Plan to arrive at least 15 minutes early so that you have plenty of time to find parking, pass any screenings at the door, stop at a restroom to check your appearance and make your way to the designated interview area. Arriving early shows that you are organized, reliable and interested. This time also can be used to compose yourself and mentally prepare.
It is also important to note that arriving too early can have negative consequences by irritating the hiring manager and disrupting schedules.
Be sure you take time to prepare for the interview. At a minimum you should understand the role and the company’s culture. Try to learn what current employees think about working there. Read up on the company and its advantages in the marketplace.
Prepare your responses to the fundamental interview questions used by most interviewers. These questions include details on your background, your skills, your interest in the company and why you think you are a good fit for the organization and role. Notice if an interviewer asks you to provide a specific example in your response and be certain you do. If asked about experience gaps, don’t hesitate to provide those that are real; you want to show that you’ve thought thoroughly about the opportunity. It’s okay to admit areas that challenge you. Offer ways in which you address them.
Think of it like preparing for a test. The more you study the better you perform and the more comfortable and calm you are during the test. Lack of preparation is easily spotted by an experienced interviewer.
The old adage of dress for the job you want, not the job you have still holds true today. Although we all know we shouldn’t judge a book by the cover, it is hard to an interviewer to overlook inappropriate or rumpled and wrinkled clothing. Take time to carefully select your clothing, Shoes are important to your overall appearance; make sure they are appropriate and clean. Practice good personal hygiene and look in the mirror before your head out to the interview.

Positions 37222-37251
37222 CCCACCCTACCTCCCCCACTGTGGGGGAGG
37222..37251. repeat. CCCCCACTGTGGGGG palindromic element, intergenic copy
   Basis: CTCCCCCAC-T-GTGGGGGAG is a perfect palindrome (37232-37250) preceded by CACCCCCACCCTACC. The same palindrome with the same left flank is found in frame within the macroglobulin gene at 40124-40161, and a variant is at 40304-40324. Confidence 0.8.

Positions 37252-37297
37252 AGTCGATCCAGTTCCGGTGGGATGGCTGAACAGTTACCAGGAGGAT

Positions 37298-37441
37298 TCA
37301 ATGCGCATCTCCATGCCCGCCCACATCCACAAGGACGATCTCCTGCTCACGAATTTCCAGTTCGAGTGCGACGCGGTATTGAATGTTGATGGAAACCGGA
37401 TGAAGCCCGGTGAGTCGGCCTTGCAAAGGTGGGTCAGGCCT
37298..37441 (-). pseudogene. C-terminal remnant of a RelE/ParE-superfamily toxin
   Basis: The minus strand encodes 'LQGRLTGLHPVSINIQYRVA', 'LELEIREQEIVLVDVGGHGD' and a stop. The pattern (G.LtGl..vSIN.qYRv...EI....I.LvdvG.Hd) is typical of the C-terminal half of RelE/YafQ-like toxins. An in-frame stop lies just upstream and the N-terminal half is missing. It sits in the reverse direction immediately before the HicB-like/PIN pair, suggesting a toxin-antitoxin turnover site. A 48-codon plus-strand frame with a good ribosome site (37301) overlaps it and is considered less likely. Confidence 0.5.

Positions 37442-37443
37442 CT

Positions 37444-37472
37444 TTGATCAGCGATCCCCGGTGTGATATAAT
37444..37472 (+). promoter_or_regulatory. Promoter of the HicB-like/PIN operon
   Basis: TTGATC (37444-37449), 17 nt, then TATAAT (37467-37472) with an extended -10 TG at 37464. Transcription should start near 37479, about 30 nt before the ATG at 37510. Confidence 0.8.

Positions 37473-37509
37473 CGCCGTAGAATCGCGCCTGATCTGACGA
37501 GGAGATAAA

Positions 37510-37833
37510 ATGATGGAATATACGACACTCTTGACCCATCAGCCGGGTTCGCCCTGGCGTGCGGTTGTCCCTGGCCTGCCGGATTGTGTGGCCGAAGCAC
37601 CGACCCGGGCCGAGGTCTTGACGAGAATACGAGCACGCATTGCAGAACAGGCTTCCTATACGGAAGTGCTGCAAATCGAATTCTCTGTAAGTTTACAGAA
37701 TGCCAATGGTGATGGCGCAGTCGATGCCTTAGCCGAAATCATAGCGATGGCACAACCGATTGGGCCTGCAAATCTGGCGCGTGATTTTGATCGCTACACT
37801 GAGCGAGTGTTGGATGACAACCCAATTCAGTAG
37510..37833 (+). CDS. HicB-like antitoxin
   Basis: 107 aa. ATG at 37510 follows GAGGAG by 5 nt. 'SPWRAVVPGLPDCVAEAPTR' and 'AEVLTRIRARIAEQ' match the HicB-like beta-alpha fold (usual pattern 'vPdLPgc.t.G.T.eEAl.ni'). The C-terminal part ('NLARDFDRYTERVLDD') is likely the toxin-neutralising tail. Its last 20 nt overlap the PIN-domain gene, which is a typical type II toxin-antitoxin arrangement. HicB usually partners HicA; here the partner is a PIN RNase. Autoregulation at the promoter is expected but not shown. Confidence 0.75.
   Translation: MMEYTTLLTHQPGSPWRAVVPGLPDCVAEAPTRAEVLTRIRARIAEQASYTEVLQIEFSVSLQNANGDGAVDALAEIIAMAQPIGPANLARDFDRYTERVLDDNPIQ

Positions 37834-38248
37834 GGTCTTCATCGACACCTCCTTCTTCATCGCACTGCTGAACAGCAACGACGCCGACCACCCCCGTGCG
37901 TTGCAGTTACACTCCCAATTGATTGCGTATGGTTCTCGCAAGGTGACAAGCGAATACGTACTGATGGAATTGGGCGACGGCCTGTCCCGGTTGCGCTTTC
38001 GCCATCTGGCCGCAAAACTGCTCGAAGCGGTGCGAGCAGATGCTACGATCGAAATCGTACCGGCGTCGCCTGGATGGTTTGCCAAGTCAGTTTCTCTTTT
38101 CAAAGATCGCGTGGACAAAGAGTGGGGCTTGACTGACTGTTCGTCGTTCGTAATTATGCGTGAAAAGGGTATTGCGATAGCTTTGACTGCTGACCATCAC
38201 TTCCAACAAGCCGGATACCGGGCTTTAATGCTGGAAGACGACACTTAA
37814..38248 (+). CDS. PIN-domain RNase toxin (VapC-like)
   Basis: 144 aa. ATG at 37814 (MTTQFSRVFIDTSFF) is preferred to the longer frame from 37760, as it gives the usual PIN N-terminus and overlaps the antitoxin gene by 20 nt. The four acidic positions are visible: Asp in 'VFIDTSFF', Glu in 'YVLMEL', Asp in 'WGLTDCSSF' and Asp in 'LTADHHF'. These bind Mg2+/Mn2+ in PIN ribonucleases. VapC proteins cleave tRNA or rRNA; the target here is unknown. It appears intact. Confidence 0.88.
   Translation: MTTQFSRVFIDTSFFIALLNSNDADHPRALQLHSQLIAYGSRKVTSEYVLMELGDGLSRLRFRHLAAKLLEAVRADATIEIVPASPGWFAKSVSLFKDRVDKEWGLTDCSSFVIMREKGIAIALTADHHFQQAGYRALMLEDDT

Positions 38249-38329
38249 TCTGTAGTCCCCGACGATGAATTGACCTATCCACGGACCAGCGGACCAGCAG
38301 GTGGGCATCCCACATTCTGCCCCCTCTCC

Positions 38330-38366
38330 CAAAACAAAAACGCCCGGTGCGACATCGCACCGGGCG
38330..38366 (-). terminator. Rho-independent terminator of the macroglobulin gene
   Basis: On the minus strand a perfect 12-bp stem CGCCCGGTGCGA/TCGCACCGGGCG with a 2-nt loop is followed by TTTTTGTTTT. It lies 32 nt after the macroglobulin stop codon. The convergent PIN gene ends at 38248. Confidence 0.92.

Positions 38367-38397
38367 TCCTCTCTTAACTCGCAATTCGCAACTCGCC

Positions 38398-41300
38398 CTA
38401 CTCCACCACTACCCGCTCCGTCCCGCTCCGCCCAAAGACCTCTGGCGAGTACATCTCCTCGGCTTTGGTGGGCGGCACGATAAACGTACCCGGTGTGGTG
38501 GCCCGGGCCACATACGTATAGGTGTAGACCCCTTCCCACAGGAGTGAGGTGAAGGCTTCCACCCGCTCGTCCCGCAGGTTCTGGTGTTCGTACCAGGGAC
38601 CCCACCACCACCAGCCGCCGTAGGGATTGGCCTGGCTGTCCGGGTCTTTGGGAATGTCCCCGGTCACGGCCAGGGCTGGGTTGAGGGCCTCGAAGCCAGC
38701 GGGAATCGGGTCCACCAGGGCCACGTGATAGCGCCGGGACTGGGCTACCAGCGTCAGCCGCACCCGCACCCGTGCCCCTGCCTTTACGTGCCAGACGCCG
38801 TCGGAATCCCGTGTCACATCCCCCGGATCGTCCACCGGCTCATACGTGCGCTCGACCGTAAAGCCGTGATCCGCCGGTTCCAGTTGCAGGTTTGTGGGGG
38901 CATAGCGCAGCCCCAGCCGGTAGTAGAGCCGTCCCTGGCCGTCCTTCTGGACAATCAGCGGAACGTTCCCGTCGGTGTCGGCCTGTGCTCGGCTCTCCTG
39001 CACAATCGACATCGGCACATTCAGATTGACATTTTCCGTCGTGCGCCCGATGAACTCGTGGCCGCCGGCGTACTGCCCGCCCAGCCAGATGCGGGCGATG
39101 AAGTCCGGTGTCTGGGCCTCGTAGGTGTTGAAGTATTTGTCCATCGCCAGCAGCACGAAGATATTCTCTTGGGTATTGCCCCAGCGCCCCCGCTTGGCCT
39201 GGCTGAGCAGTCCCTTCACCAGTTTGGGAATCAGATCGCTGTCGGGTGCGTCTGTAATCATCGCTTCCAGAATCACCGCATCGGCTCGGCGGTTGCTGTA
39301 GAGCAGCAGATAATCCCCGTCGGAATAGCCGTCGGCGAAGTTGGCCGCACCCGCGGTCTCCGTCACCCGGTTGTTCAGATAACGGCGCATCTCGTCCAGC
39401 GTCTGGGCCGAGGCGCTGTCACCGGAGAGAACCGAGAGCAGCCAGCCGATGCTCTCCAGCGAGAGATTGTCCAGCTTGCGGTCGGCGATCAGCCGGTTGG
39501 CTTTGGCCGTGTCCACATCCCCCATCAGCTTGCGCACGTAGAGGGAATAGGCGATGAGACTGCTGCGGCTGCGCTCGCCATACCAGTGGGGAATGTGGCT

Stick to answering the questions that are asked in a manner that is as efficient and concise as possible. In addition to your answers, the interviewer is also assessing your ability to communicate and your critical thinking skills. Stay away from long-winded stories especially those not relevant to the topic of the questions.
You want your prospective employer to know that you can work well with other people and handle conflicts in a mature way. Avoid blaming or criticizing co-workers, supervisors or employers. Also, it is important to remember that it is a small world, and the person interviewing you may know your current boss or coworkers. Overall, it leaves a bad impression and causes the interviewer to wonder how you would behave if you would leave the new company on terms that aren’t the best.
Body language is key. Slumped shoulders, lack of eye contact, slowness when responding, and a general lack of enthusiasm for the company or role are telltale signs that you are uninterested. If you don’t act like you want the job, why would anyone hire you?
We shouldn’t have to elaborate on this one, but we will. Silence your phone before you get to your interview or even better leave it in the car. Stealing glances at your phone, even to simply check the time, may come off as rude or indicate you are easily distracted. Using your phone during an interview sends a clear message that the job is not a priority.
Typically, an interviewer will ask if you have questions. Think about your questions in advance and be prepared to ask several. When the interview is finished, make eye contact with each person in the room, state your interest in the opportunity and thank her/him for the time spent.
Send each person involved a personal message of appreciation for the opportunity to interview and state your specific reasons for wanting the position.
Most of these examples may seem like common sense, but you would be surprised at how often these mistakes occur. If you do your best to avoid these errors, you should have a short job search.